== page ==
Jason Fabok is killing it! Detective Comics #18 looks great and it’s a fun story but it would be a whole lot better if it didn’t try so hard to tie into so many other titles and just focused on doing its own thing.
I appreciate when the Bat-titles try to connect to one another but it’s starting to deter from a plot that I thoroughly enjoy in Detective. I find the whole Penguin downfall storyline with Ogilvy to be incredibly interesting and I love the way that author John Layman keeps Batman constantly busy. It allows each issue to be exciting and easily accessible to new readers because the central story of each one usually has a beginning, middle, and end all its own while the Emperor Penguin plot operates quietly in the background. However, issue #18 had editors notes that tied into Batman #16, Batman #17, Batman Inc. #8, Talon #3, and there’s even a nod to Catwoman #9
DC Comics stands for Detective Comics so it’s odd to see the series bow to so many other titles especially when it has a strong enough writer and artist with the potential to rise above the rest. Trying to figure out the timeline for all of these adventures existing together would make your head explode so I recommend you don’t even try.
I’m sure a lot of folks might be picking up this comic for the first time today due to the awesome cover by Fabok that’s part of this month’s big Requiem thing where all the bat-family is mourning the death of Robin. Readers looking for Batman Inc. #8 fallout will be mightily disappointed because Damian is addressed for only two pages and then we’re back to business as usual. Batman doesn’t behave like he’s pushed to the edge over what’s happened or anything. I think that’s the angle Snyder is going for in next week’s Batman, but that’s not how the Dark Knight behaves here. We have a couple pages at a graveyard and it’s never spoken of again. Still, I expect to see this comic sell out pretty quickly based on the cover alone.
Instead of getting an ode to Damian comic what we have is one of the first issues in some time to really focus on the Emperor Penguin with a subplot regarding the escape of Zsasz. It’s worth noting that Zsasz is the only one mentioned to have escaped so I guess Riddler and Two-Face are still locked away. I think if you ignore the nonsensical timeline connections to Death of the Family and Batman Inc. you’ll enjoy yourself quite a bit with this one. Seeing Penguin’s downfall is really satisfying and as I said in the opening sentence of this review the artwork is outstanding. One two-page spread in particular of Batman at Arkham not only looks great but it has a couple cameos of some of Gotham’s worst. And if you read my review of Batman: The Dark Knight last week you’ll know how much I love Batman crashing through a skylight– we get some of that here as well.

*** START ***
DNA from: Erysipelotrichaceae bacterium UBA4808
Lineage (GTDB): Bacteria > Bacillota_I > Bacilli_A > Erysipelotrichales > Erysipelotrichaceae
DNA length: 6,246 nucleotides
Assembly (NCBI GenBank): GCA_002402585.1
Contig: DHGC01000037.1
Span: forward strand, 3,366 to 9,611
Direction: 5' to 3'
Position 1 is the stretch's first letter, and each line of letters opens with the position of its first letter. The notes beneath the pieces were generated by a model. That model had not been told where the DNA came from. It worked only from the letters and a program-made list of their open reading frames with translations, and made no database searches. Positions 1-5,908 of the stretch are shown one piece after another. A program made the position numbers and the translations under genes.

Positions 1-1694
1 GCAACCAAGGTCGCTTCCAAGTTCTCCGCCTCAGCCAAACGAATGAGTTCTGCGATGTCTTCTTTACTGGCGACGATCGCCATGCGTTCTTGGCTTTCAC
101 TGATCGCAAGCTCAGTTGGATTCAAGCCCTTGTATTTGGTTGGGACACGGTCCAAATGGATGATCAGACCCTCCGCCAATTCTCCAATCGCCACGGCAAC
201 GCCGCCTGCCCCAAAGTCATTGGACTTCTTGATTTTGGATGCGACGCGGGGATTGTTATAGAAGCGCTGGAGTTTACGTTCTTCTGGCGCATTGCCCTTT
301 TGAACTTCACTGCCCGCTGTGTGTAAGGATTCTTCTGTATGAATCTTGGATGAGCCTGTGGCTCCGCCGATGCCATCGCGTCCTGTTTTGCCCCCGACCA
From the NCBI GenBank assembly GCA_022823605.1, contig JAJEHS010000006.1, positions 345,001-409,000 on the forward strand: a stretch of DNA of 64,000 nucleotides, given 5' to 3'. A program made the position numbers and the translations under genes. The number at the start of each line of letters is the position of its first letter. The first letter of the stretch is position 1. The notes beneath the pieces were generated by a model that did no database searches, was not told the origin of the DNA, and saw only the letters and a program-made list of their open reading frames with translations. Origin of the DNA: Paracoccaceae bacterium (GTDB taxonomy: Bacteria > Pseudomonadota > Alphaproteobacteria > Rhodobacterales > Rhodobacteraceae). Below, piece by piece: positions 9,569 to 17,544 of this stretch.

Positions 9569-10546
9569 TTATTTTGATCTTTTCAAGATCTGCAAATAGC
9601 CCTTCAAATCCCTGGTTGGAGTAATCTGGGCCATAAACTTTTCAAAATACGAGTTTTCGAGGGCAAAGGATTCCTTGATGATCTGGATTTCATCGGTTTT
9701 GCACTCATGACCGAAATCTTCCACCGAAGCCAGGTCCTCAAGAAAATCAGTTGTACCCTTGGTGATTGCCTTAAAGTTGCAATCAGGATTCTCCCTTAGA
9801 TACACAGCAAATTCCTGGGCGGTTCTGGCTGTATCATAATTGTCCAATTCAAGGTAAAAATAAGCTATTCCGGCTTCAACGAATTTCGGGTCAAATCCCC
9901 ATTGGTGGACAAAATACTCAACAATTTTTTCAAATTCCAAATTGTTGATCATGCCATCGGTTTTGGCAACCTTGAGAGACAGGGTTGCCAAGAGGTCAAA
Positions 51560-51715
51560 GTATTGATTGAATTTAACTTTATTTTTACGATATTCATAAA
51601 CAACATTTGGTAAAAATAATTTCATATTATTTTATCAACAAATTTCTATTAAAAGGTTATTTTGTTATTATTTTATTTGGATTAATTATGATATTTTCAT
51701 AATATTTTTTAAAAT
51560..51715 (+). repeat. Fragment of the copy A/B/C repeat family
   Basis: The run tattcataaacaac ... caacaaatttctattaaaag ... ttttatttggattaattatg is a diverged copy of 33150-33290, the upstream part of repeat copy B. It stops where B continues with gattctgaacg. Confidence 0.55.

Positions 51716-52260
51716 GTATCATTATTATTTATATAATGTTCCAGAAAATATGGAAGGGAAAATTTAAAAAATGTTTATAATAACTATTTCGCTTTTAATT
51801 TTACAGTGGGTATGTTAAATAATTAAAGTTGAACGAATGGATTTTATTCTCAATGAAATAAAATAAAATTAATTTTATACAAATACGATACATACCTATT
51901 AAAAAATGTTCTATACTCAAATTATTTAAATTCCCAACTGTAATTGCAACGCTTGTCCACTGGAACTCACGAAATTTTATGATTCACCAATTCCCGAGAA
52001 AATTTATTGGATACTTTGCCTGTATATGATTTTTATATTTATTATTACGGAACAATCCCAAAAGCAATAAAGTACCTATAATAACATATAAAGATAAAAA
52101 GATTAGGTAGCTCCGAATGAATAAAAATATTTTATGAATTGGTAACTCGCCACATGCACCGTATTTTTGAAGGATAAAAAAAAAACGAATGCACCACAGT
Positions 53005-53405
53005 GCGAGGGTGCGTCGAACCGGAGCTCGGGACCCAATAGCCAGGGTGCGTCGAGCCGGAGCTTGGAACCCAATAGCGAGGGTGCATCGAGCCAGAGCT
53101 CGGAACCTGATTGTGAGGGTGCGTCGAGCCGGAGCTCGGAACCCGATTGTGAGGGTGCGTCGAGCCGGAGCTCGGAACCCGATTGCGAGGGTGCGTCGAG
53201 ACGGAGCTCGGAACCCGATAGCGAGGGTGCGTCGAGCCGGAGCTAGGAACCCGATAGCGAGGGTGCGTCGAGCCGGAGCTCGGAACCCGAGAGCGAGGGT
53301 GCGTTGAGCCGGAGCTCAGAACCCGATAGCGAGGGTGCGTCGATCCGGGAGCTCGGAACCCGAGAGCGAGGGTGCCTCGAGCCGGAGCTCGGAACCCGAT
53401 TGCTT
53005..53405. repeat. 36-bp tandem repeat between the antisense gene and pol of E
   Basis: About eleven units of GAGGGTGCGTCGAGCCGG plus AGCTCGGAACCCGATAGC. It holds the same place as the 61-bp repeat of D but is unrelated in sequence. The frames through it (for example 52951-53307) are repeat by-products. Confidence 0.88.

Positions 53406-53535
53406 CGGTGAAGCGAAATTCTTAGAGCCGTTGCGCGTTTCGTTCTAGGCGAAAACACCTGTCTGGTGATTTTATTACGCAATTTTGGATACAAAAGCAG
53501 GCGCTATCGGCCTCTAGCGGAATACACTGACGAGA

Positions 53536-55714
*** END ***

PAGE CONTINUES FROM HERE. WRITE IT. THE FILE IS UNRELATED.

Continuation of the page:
The backup this time is all about Zsasz and focuses on the character’s origin story and escape from Arkham. It gets a lot done for how few pages it has so you’ve got to applaud that. The New 52 origin of Zsasz is much the same as it is in the original telling back in Batman Chronicles #3 all those years ago and the origin told in the Arkham Asylum/Arkham City video games so a strong connection to the Penguin is still there and it complements the main story well. One discrepancy that could go easily overlooked in all of this is that, from what I recall, the Iceberg casino just opened a year ago. I thought that the Detective Comics appearance of the Iceberg Casino was a grand opening (Tony Daniel’s run) yet here we see a young Zsasz visiting the place in a flashback. The artwork by Henrik Jonsson lends itself really well to Fabok’s interpretation of Gotham and he does a great job of making Zsasz look deranged. I also think that Henrik draws one of the best Penguin’s I’ve seen in some time. As much as I like Fabok’s design, the nose just isn’t long enough. However, Henrik did forget to add the curly chin beard that we saw on Zsasz earlier in the comic as drawn by Fabok.
As much as we all like to discuss continuity, Detective Comics‘ focus on connecting to the timeline of other titles is bogging down an otherwise great story. I can’t help but think that the collected TPB of this is going to be kind of confusing with all the references to other books… Anyway, it’s a fun read and the artwork in both the main story and the backup is great. Don’t pick it up because you want some Damian Wayne cross-over like the cover would have you believe. Pick it up because it’s a good story about Penguin’s demise and the rise of Zsasz and Ogilvy.